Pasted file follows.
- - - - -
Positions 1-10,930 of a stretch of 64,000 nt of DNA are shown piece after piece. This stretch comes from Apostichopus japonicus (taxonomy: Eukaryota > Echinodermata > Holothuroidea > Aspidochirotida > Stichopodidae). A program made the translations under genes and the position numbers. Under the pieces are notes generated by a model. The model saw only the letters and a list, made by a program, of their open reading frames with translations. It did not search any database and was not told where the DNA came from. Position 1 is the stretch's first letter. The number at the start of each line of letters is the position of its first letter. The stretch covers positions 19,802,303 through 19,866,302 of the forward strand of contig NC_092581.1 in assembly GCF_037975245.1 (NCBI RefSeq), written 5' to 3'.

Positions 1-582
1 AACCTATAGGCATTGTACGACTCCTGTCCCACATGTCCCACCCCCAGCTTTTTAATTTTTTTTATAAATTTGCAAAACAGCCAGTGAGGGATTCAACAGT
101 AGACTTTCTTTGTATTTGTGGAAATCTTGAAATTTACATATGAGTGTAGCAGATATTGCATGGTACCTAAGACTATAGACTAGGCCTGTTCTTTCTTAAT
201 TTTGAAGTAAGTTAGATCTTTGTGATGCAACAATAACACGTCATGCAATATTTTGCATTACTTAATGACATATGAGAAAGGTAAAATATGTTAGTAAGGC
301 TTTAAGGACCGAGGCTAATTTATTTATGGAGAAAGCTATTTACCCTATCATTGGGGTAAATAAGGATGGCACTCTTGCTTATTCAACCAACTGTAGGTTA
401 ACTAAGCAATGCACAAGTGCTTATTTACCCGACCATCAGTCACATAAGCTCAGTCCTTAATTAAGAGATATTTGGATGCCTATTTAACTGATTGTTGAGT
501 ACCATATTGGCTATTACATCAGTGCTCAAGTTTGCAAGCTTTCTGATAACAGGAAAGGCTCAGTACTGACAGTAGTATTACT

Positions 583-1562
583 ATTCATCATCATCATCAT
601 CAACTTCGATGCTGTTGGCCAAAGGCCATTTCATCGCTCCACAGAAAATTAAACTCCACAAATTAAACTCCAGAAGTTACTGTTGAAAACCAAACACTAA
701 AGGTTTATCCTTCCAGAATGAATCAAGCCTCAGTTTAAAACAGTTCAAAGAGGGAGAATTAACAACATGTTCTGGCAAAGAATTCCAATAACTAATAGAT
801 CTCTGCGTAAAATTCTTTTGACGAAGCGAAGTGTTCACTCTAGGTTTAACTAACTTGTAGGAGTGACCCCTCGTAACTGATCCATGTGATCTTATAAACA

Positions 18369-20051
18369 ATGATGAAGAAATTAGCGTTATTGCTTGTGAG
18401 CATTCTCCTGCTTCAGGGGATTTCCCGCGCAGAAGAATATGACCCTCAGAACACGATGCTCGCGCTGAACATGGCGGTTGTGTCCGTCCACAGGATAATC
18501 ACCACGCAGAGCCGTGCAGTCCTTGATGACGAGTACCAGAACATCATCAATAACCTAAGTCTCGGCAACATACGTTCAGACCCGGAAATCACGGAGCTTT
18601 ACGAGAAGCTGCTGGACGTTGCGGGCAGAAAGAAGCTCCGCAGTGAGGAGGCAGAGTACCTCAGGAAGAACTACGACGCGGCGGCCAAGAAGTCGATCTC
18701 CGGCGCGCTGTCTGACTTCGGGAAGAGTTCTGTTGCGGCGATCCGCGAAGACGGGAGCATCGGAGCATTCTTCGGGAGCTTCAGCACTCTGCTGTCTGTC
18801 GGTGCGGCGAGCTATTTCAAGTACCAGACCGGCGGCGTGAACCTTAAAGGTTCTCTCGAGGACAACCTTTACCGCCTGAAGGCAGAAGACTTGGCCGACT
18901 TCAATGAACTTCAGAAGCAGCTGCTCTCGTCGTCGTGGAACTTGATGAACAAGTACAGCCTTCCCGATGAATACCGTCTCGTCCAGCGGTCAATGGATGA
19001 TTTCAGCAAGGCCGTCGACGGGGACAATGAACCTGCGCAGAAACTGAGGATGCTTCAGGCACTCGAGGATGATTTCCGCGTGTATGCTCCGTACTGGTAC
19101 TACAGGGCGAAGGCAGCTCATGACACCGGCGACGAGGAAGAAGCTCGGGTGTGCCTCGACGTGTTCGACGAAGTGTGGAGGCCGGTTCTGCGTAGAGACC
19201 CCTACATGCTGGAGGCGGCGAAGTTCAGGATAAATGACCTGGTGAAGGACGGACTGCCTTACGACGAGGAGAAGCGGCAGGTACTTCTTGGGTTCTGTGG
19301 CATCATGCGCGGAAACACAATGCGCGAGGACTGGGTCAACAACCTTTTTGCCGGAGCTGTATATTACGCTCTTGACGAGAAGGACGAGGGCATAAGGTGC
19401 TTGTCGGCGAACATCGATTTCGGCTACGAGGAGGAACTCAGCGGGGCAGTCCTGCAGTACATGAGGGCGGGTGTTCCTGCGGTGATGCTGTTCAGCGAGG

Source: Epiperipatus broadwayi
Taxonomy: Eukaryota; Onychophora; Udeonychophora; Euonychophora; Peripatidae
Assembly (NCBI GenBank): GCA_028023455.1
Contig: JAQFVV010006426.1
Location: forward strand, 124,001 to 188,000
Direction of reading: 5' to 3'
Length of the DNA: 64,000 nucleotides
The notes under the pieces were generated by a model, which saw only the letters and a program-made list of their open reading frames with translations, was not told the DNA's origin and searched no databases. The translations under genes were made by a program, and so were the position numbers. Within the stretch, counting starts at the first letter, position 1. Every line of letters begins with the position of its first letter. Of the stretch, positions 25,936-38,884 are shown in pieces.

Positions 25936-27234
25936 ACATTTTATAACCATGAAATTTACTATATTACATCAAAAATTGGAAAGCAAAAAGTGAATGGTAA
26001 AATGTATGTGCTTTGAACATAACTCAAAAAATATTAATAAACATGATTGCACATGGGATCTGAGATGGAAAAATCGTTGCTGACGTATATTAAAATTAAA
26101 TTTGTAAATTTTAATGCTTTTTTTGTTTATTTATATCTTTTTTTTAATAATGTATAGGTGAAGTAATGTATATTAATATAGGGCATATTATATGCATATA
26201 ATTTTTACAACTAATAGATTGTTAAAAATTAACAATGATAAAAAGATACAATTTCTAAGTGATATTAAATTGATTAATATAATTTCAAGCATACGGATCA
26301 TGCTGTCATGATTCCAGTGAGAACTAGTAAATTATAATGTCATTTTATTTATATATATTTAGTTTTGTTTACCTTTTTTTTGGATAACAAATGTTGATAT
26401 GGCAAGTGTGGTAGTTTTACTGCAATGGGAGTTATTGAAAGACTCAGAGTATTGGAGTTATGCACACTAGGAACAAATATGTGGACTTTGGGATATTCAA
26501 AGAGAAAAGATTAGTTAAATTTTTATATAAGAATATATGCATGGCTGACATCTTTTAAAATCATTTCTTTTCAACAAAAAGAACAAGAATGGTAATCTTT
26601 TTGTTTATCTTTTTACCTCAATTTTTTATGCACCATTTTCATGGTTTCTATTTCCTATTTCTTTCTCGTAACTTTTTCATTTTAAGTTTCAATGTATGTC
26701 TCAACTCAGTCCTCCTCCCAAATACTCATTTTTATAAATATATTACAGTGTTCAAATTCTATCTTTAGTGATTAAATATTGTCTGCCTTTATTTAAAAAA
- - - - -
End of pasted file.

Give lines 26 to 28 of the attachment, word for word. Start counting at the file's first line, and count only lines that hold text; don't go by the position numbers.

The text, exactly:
19401 TTGTCGGCGAACATCGATTTCGGCTACGAGGAGGAACTCAGCGGGGCAGTCCTGCAGTACATGAGGGCGGGTGTTCCTGCGGTGATGCTGTTCAGCGAGG

Source: Epiperipatus broadwayi
Taxonomy: Eukaryota; Onychophora; Udeonychophora; Euonychophora; Peripatidae